Today, in one of the few healing moments of the 2020s, a jury found that former President Donald Trump sexually abused E. Jean Carroll in 1996, and defamed her reputation after she came forward in her book, What Do We Need Men For?. She will be receiving a $5 million payout for both battery and defamation, according to CNN.
Carroll’s testimony brought up an important, and often overlooked, part of coming forward about abuse. When Trump’s attorney, Joe Tacopina, asked her why she did not scream during the assault, Carroll responded: “I’m not a screamer. I was too much in panic to scream,” she explained. “You can’t beat up on me for not screaming. Women who don’t come forward, one of the reasons they don’t come forward is they are asked why they didn’t scream. Some women scream, some women don’t. It keeps women silent.”
Carrol suffered through one of the most dehumanizing, agonizing and torturous experiences a person can go through, and much like thousands of other women across the world, she was asked “well, why didn’t you stop it?” For anyone who does not understand this yet: the onus is not on the victim to stop a crime. Every time this kind of question is asked, the victim’s testimony is questioned, their truth is sullied, and they are made to feel guilty about someone else’s horrific crime. As Carroll said, it’s one of many reasons that keep victims from coming forward about their experiences, and keeps men like Trump free–and oh yeah, in the highest office.
When asked why she didn’t come forward when Trump first ran for President, Carroll responded with an appalling observation: “I noticed that the more women who came forward to accuse him, the better he did in the polls,” she said. Trump has so many sexual assault allegations, the allegations have their own Wikipedia page.
Nearly 30 women have accused Trump of sexual assault, and he not only did he win the presidency in 2016, he has garnered a cult-leader status. Trump is (unfortunately) not just an exception. Justices Clarence Thomas and Brett Kavanaugh both faced high-profile sexual assault testimonies, and were still elected into the Supreme Court. Then there’s Senator Al Franken. And Roy Moore. And George H.W. Bush. And John Conyers Jr. And Dean Westlake. And Don Shooter. And Sebastian Ridley-Thomas. And Joseph Souki. And Dillon Bates. And Dan Kirby. And Bryce Marlatt. And Eric Schleien. And, and, and…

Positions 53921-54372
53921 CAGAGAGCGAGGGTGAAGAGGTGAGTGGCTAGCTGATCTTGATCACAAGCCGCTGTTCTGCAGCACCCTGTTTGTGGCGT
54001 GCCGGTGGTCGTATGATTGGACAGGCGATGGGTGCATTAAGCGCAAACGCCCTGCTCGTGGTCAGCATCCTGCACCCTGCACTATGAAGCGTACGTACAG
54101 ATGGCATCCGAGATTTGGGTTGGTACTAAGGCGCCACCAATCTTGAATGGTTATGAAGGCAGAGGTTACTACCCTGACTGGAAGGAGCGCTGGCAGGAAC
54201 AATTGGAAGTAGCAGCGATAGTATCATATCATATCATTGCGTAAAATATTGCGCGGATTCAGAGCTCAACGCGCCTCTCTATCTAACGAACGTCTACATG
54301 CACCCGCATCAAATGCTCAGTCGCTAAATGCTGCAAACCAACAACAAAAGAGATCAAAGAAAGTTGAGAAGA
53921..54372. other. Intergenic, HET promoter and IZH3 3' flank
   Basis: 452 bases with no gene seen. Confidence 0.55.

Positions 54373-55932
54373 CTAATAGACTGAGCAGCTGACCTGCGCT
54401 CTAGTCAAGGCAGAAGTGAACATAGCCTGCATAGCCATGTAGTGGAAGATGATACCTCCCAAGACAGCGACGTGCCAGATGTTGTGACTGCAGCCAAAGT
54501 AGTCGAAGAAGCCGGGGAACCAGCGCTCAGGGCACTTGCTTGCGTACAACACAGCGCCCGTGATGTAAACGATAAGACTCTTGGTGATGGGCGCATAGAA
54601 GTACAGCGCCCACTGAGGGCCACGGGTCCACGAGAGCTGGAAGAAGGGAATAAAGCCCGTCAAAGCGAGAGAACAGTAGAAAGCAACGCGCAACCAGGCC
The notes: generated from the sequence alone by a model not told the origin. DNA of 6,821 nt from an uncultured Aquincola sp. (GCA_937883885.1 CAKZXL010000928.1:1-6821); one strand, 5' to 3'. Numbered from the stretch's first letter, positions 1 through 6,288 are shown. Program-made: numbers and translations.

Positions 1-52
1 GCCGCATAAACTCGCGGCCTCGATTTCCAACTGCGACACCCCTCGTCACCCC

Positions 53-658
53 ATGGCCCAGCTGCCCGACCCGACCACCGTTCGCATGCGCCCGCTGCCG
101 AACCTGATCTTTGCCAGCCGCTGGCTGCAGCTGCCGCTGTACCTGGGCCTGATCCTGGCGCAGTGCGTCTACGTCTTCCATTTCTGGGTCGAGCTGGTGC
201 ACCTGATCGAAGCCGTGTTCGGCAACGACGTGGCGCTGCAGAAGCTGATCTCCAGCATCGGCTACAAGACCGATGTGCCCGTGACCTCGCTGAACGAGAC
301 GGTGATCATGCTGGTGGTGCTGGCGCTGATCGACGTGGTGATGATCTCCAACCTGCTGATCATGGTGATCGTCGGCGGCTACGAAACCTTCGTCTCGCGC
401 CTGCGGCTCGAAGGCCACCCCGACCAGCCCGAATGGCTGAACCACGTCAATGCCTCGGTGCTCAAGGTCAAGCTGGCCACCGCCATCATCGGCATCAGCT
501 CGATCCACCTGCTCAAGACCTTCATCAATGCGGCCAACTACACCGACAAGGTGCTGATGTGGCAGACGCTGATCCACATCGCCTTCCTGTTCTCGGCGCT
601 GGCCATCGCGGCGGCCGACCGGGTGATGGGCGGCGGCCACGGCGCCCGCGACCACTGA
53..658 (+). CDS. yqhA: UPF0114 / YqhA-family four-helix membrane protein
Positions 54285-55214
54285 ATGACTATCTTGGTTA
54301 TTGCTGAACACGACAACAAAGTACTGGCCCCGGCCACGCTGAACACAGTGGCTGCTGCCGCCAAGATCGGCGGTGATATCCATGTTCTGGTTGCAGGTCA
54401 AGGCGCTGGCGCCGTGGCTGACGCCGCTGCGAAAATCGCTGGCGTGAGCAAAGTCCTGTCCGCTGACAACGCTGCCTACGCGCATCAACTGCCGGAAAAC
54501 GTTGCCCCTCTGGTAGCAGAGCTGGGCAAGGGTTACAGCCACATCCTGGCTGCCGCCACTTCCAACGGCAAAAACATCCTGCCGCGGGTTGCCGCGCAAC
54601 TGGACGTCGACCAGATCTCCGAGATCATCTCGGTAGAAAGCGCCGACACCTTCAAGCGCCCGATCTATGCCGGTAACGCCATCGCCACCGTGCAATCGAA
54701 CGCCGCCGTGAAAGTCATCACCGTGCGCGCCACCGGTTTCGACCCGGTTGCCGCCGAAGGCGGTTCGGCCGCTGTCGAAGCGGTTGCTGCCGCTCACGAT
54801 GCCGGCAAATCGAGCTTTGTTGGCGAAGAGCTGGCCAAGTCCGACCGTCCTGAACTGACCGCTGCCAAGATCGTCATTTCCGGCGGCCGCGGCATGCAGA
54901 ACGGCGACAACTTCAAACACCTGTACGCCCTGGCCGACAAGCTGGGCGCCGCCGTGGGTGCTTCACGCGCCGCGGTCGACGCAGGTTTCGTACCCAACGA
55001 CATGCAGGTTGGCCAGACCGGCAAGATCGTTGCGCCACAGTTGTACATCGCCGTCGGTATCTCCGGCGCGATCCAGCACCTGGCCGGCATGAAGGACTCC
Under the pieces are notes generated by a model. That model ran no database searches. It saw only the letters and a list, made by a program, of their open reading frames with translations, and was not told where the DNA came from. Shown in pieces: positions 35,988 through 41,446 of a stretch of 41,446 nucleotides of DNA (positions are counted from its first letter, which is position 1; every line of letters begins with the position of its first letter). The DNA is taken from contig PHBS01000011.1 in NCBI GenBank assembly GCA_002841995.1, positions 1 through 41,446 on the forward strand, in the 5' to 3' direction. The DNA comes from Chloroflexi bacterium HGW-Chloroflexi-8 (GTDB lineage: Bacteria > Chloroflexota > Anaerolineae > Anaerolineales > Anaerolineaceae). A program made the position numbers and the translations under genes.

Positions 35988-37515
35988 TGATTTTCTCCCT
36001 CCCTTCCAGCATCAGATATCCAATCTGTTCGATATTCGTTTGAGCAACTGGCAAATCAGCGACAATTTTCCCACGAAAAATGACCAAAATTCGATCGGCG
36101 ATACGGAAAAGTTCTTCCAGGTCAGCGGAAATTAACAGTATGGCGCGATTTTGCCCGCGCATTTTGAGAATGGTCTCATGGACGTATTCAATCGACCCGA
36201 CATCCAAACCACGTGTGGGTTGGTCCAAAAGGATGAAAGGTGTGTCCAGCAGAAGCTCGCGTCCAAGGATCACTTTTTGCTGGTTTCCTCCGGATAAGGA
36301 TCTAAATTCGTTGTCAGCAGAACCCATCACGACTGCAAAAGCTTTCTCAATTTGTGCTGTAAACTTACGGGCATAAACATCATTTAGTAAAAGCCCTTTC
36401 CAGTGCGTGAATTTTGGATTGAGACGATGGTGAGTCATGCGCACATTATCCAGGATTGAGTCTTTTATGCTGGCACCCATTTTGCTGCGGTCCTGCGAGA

Because of the controversial nature of this case, with possibly the most controversial person in American history, Judge Lewis Kaplan advised the jury members to remain anonymous, even after the case was finished, according to CNN. “My advice to you is not to identify yourselves,” said Kaplan. “Not now and not for a long time. If you’re one who elects to speak to others and to identify yourselves to others, I direct you not to identify anyone else who sat on this jury. Each of you owes that to the other whatever you decide for yourself.”
Carroll, who is a successful journalist and author, had to publicly share the details of the rape that took place in a Bergdof Goodman department store. Though she is a Democrat, Carroll reassured the jury that this case was not due to her political leanings.
“I’m here because Donald Trump raped me, and when I wrote about it, he said it didn’t happen,” Carroll said in her testimony. “He lied and shattered my reputation, and I’m here to try to get my life back. I’m not settling a political score, I’m settling a personal score because he called me a liar repeatedly and it really has decimated my reputation. I’m a journalist – the one thing I have to have is the trust of the readers.”
Trump did not attend the trial, and we’re thankful that Carroll did not have to relive her trauma in front of the man who caused it. We are so grateful to every brave survivor that comes forward to seek justice, especially when their abusers are famous, powerful and rich men. As women face blow after blow, these wins keep us hopeful for the future. Thank you Anita Hill. Thank you Christine Blasey Ford. Thank you Samantha Holvey. Thank you Jessica Leeds. Thank you Amy Dorris. Thank you E. Jean Carroll, and thank you to all the women who seek justice in a system that is designed to keep them quiet.
Top photo: julieannesmo, CC BY-SA 3.0, via Wikimedia Commons